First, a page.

Bolivia things to see and do

Things to see and do

Amazon jungle trips

Venture into the Amazon and stay at a jungle eco lodge such as Chalalan (, situated in the park next to Río Tuichi and four to five hours by boat from Rurrenabaque. There are many other tours available to the Parque Nacional Madidi and the Pampas del Yacuma. Typical jungle trips include motorised canoe trips where you can see pink dolphins, guided rainforest walks, and rustic lodge accommodation. There are regular flights from La Paz to Rurrenabaque.


Join in the street party at the annual Carnival (, the most faithful expressions of folklore in South America being in Oruro with its historic Entrada and Diablada procession. It is often viewed as one of the world's last 'authentic' cultural celebrations.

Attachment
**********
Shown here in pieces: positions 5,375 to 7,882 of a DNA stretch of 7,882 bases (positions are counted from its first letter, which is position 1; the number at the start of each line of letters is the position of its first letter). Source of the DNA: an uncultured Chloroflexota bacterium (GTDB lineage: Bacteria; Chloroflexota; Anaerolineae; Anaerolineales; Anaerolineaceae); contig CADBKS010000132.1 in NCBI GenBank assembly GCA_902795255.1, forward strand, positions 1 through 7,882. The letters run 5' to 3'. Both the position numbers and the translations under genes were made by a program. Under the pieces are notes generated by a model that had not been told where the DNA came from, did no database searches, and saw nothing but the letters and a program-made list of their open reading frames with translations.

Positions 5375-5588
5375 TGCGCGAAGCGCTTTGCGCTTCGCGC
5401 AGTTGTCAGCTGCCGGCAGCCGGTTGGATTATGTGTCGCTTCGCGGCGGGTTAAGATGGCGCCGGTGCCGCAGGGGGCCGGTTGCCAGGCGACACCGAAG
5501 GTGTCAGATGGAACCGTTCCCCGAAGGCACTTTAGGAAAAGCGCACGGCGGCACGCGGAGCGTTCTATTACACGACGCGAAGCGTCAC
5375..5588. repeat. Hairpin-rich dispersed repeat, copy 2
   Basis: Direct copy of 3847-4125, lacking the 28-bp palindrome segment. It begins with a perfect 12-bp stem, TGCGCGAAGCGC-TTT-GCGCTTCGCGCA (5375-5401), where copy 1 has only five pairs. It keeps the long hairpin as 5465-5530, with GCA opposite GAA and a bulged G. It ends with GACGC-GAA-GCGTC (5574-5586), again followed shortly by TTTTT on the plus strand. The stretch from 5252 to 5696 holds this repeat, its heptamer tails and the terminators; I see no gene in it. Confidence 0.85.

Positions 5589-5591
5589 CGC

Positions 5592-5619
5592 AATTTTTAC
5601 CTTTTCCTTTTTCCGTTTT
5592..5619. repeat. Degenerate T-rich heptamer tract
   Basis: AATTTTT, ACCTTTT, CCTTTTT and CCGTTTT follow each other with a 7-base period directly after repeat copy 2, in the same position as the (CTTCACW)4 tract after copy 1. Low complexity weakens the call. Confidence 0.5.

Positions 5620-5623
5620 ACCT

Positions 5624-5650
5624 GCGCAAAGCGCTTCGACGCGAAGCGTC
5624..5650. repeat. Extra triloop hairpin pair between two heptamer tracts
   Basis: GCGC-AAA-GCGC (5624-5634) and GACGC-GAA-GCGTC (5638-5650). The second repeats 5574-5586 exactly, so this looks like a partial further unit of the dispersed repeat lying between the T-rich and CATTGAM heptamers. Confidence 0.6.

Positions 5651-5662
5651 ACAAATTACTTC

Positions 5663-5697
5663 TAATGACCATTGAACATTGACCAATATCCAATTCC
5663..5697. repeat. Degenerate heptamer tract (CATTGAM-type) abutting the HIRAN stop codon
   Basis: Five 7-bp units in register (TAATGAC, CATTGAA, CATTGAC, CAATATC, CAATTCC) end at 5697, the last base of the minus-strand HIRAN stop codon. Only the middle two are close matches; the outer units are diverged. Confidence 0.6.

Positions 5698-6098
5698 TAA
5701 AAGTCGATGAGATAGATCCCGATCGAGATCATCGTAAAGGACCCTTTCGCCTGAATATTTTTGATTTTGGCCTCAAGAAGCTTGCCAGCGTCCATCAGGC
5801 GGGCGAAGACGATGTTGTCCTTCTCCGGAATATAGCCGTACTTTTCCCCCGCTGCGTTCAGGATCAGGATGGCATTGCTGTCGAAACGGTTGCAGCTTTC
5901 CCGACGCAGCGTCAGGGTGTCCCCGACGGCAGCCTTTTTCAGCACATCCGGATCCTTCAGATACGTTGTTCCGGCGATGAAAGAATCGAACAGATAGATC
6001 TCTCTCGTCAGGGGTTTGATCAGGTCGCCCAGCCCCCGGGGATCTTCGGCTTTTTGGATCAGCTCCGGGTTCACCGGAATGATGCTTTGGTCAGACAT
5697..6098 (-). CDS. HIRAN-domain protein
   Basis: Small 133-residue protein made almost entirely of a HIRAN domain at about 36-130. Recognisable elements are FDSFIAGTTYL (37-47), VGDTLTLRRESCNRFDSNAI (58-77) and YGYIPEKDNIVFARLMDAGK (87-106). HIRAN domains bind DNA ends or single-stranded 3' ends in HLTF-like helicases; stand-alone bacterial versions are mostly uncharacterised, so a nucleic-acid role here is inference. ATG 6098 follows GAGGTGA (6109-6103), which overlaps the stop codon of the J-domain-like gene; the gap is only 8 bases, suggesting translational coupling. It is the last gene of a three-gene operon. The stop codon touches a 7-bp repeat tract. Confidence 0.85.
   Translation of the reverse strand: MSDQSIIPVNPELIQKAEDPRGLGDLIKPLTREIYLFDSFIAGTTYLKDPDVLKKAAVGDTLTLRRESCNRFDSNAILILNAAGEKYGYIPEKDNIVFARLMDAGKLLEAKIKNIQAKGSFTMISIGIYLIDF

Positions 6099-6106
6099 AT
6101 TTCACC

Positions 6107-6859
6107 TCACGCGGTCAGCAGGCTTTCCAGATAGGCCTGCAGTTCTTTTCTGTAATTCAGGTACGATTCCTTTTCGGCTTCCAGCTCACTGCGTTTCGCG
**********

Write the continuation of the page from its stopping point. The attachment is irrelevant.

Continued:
Che Guevara Trail

Visit the resting place of Ernesto “Che” Guevara in Vallegrande, a quiet market town. Here you can go to the Museo Municipal Ruta del Che Guevara, where you can see photographs of him and his guerrilla comrades. From here you can also hire a guide to take you to the town’s various Che sites, including the hospital where he was put on display to the world, his mausoleum. Die hard fans can also take the 3-hour trip to La Higuera, the hamlet where Che Guevara died.


Discover the garden city of Cochabamba, with its excellent local cuisine and imposing statue of Christ. Many claim it’s the most welcoming city in Bolivia due to its year-round spring climate and the openness of locals. Explore the rambling street markets and sample some local maize beer.

Go climbing

Climb the dramatic Cordillera Real with its ice-capped peaks, condors and hawks. You might even catch a glimpse of South America’s only bear species. It has six peaks above 6000m (20,000ft) and many more over 5000m (16,000ft). Climbing excursions (complete with mules, porters and guides) can also be booked in Sorata, an Alpine-style village. Seek out the café Pete's Place for the latest news on routes and access.

Jesuits Missions Trail